>> I know how to forward ports using SSH, but I don't like doing this because
    >> then anyone who knows the port number can connect to Postgres over the
    >> same tunnel. (I'm not the only user on the client machine.)

    >
    > Wouldn't they need a database password?


    Well, right now, no. I have Postgres configured to trust the OS on who is
    who. I would prefer not to change that because I don't want another place
    containing authentication information. I'd like to connect by entering
    only my SSH password, not my SSH password and a database password too.

    This is why straight SSH tunneling, as suggested by Marshall and Larry,
    isn't satisfactory: once I've set up the tunnel, anyone on the local
    machine can connect to the tunnel and then they have passwordless access
    into the database.

    I control the database machine, and the only user is me. I don't control
    the local machine, and it has many users I don't trust.

    Thanks,

    Reid
    Reid Priedhorsky, Sep 8, 2006
    #5
  6. Reid Priedhorsky

    Paul Rubin Guest

    Reid Priedhorsky <> writes:
    > > Wouldn't they need a database password?

    >
    > Well, right now, no. I have Postgres configured to trust the OS on who is
    > who.


    You trust the OS on the client machine, but not the client machine's
    users? Does it run identd? Maybe you could use that. I'd consider
    this shaky for any real security application, but it might be better
    than nothing depending on what you're doing.

    > I would prefer not to change that because I don't want another place
    > containing authentication information. I'd like to connect by entering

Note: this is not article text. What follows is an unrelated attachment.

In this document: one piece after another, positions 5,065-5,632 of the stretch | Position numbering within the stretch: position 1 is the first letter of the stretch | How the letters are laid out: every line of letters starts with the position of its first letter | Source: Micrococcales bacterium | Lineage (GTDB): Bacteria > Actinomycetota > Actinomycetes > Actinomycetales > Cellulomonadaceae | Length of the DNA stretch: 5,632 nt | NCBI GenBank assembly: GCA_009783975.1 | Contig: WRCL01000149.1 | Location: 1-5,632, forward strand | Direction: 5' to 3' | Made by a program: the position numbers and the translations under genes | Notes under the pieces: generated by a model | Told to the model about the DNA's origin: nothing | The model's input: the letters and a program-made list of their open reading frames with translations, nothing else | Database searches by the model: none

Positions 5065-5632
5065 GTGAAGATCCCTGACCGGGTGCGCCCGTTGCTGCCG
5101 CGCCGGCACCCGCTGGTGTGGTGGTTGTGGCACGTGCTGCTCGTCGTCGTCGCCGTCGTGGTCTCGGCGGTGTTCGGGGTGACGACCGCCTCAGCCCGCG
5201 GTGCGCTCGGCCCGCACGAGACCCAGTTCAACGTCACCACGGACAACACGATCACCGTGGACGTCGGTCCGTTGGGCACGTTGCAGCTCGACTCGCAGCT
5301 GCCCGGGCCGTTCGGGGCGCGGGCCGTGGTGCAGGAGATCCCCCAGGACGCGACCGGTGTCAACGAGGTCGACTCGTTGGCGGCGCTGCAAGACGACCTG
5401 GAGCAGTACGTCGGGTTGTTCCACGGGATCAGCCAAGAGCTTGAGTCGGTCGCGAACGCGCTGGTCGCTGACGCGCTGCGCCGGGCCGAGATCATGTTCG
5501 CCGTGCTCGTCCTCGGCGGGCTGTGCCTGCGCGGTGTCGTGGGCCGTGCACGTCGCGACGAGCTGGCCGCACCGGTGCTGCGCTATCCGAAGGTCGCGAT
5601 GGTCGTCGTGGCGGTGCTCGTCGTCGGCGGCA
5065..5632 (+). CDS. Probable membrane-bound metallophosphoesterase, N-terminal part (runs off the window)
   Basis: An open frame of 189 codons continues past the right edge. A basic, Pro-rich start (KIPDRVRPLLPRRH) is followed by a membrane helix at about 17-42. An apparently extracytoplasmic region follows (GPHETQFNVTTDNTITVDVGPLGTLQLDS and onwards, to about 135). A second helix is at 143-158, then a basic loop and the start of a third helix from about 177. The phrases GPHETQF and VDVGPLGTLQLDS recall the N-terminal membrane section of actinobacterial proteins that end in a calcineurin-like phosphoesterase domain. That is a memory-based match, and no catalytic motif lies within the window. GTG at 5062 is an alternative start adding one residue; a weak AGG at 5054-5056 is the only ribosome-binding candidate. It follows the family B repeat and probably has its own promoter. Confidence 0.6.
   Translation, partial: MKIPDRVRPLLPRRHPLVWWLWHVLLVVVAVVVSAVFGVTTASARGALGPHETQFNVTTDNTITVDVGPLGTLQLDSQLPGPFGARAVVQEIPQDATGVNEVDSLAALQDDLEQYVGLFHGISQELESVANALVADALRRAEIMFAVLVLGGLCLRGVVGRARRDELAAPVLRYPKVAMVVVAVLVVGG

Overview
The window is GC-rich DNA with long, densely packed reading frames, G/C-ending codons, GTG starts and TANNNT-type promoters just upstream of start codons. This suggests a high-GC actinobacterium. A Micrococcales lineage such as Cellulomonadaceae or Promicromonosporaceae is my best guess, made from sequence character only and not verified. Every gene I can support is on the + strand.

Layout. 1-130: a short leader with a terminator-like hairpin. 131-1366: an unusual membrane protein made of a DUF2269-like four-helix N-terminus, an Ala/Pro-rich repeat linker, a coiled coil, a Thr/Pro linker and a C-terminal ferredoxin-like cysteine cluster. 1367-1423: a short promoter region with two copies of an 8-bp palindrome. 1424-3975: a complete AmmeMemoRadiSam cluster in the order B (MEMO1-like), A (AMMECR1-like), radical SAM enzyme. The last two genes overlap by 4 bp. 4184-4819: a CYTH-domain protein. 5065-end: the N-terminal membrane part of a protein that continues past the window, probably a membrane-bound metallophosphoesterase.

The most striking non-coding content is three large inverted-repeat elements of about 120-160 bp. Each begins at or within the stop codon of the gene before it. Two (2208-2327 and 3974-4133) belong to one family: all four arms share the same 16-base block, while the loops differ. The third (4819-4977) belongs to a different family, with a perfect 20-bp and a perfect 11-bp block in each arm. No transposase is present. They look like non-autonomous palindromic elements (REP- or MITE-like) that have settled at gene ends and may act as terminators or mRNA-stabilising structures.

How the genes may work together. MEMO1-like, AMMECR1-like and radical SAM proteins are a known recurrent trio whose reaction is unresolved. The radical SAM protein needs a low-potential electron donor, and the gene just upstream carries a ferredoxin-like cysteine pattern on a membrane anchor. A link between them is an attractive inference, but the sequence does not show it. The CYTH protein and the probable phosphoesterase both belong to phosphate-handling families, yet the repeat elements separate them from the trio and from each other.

> only my SSH password, not my SSH password and a database password too.


    How about if you hack your local SSH client so its port forwarding
    only accepts connections originated by your account, again using
    identd to check. Your application could also open a second connection
    to the hacked client, using an AF_UNIX socket, which in linux supports
    a sendmsg command that sends the other side's user id (see the
    SCM_CREDENTIALS message in unix(7)). You'd use SCM_CREDENTIALS to
    authenticate the user ID, then send the Postgres client's originating
    TCP port number over the Unix socket, and that would tell the SSH
    client that it could then start forwarding the TCP packets. Yucch,
    this is messy. Maybe something like it exists already somewhere.

    > I control the database machine, and the only user is me. I don't control
    > the local machine, and it has many users I don't trust.


    Sooner or later they will take over your account and capture your ssh
    and login passwords, and then there will be no way at all for any
    program to distinguish between them and you. Your best bet is to run
    on a client machine that you trust.
    Paul Rubin, Sep 8, 2006
    #6
  7. Reid Priedhorsky

    Paul Rubin Guest

    Paul Rubin <http://> writes:
    > You'd use SCM_CREDENTIALS to
    > authenticate the user ID, then send the Postgres client's originating
    > TCP port number over the Unix socket, and that would tell the SSH
    > client that it could then start forwarding the TCP packets. Yucch,